A comparison of the salt water crocodile and fresh water crocodile| ||
Figure 1 – Saltwater CrocodileFigure 2 – Freshwater Crocodile
I declare that the work submitted is my own with no part written/produced for me by any other person. I have acknowledged the people who have provided assistance and the materials referred to in developing my ideas have been acknowledged according to the school referencing system.
Table of contents
Summary of adaptations| 3|
Annotated Bibliography| 9|
The fresh water crocodile (Crocodylus johnstoni) and the salt water crocodile (Crocodylus porosus) are two Australian species that have evolved from their ancient ancestors 80 million years ago. These prehistoric reptiles come from the Crocodylidae family and are one of the most intelligent reptiles. From 1940 – 1970, salt water crocodiles were hunted for their hides which resulted in reduced numbers in the population. In the 1950’s, the hunting of fresh water crocodiles increased due to advances made in tanning processes. This meant they could use the skin of the fresh water crocodile instead of salt water crocodiles for leather, which caused a decrease in their population. In 1962, crocodiles were protected by law in Western Australia and then in the Northern Territory in 1964. They weren’t protected in Queensland until 1974. Illegal hunting of crocodile skins still continues but their main threat is destruction of habitat. Both of these species have had to adapt to Australia’s changing climate to survive. The adaptations of these species including their similarities and differences will be discussed and compared, along with a prediction of which species is more likely to survive in Australia.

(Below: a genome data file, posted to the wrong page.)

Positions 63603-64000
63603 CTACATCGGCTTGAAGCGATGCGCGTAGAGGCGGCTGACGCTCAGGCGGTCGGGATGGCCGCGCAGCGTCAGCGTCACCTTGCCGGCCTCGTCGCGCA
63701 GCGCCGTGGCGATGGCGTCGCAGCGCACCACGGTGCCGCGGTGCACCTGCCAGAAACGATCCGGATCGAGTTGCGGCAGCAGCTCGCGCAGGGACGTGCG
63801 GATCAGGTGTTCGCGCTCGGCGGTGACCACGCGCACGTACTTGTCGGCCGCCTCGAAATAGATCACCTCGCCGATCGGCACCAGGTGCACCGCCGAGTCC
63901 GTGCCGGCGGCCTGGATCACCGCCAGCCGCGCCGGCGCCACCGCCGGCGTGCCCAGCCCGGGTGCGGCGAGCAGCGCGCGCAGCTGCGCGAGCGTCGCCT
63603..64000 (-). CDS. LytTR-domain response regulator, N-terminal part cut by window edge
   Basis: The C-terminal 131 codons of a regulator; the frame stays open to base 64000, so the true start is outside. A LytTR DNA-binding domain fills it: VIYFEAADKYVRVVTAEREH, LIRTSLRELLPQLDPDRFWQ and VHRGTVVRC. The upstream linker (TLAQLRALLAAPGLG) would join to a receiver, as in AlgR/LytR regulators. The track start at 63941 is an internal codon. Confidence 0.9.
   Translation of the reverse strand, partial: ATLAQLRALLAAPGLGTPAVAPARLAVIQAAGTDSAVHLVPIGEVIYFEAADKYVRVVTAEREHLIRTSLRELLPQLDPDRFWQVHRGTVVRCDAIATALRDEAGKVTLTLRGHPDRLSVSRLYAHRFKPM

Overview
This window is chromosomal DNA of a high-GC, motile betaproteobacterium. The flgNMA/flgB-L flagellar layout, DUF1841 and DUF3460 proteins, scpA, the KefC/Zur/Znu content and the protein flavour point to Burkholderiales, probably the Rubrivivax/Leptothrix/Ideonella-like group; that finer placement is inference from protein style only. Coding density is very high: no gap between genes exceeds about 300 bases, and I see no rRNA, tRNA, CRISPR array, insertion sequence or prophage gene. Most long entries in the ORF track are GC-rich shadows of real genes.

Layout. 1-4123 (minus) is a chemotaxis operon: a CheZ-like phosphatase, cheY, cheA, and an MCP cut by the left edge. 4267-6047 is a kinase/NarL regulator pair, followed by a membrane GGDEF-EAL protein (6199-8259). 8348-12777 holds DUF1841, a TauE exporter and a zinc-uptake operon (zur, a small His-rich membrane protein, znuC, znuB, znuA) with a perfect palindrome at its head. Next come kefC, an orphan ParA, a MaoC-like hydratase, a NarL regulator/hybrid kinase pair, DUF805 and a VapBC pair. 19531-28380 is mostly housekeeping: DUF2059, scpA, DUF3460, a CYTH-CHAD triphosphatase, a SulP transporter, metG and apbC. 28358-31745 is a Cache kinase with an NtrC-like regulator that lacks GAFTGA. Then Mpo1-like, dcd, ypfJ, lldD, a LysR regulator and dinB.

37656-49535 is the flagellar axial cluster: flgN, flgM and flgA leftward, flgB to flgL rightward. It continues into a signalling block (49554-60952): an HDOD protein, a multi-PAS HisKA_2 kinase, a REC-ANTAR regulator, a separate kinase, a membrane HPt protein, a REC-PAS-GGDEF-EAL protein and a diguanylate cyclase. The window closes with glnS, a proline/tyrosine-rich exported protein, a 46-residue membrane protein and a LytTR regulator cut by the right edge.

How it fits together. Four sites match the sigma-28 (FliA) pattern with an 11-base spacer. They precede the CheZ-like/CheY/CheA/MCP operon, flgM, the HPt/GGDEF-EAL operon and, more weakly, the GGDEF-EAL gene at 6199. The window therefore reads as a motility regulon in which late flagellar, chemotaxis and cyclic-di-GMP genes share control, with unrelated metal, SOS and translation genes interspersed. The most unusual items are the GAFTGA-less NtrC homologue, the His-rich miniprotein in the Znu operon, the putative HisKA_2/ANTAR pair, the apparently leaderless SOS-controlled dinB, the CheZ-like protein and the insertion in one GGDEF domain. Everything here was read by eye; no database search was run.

Summary of adaptations
These tables show the structural, behavioural and functional adaptations of the Salt water crocodile (Table 1) and the freshwater crocodile (Table 2).
Table 1: adaptations of the Salt water crocodile
Structural| Behavioural | Functional|
Strong jaw muscles| Will attack humans if threatened| Salt glands on tongue| Eyes and nose on top of head| Lunge at prey and eat underwater| Metabolism | Broad skull and uneven jaw line| | Acidic stomach|
Table 2: adaptations of the Fresh water crocodile
Structural| Behavioural| Functional|
Narrow skull and even jaw line| Generally shy and flee from humans| Salt glands on tongue| Eyes and nose on top of head| ‘high walk’| Metabolism| | Fast gallop| Acidic stomach|
| ‘sit-and-wait’ method for prey| |
There are many similarities between the salt water crocodile and the fresh water crocodile. The Salt Water Crocodile and the Fresh water Crocodile are both carnivores and have a variety of prey within their Australian habitat. They also have few predators when mature; other crocodiles and the cane toad. They both possess structural, functional and behavioural adaptations to help them survive. They are tough creatures with permanent bony plates that cover most of their body and strong jaw muscles. Both these structural features help the crocodiles to defend themselves from predators and survive. Both the salt water crocodile and the fresh water crocodile have their eyes and nose on the top of their head, which enables the rest of their body to stay underwater. These are structural adaptations that help them to survive and kill their prey. Both crocodiles have special glands on their tongue that excrete salt, which enables them to live in salty waters, and they can both live in fresh water (Australian Museum, n.d.).
Figure 3 – Eyes and nose on top of head – Salt water crocodile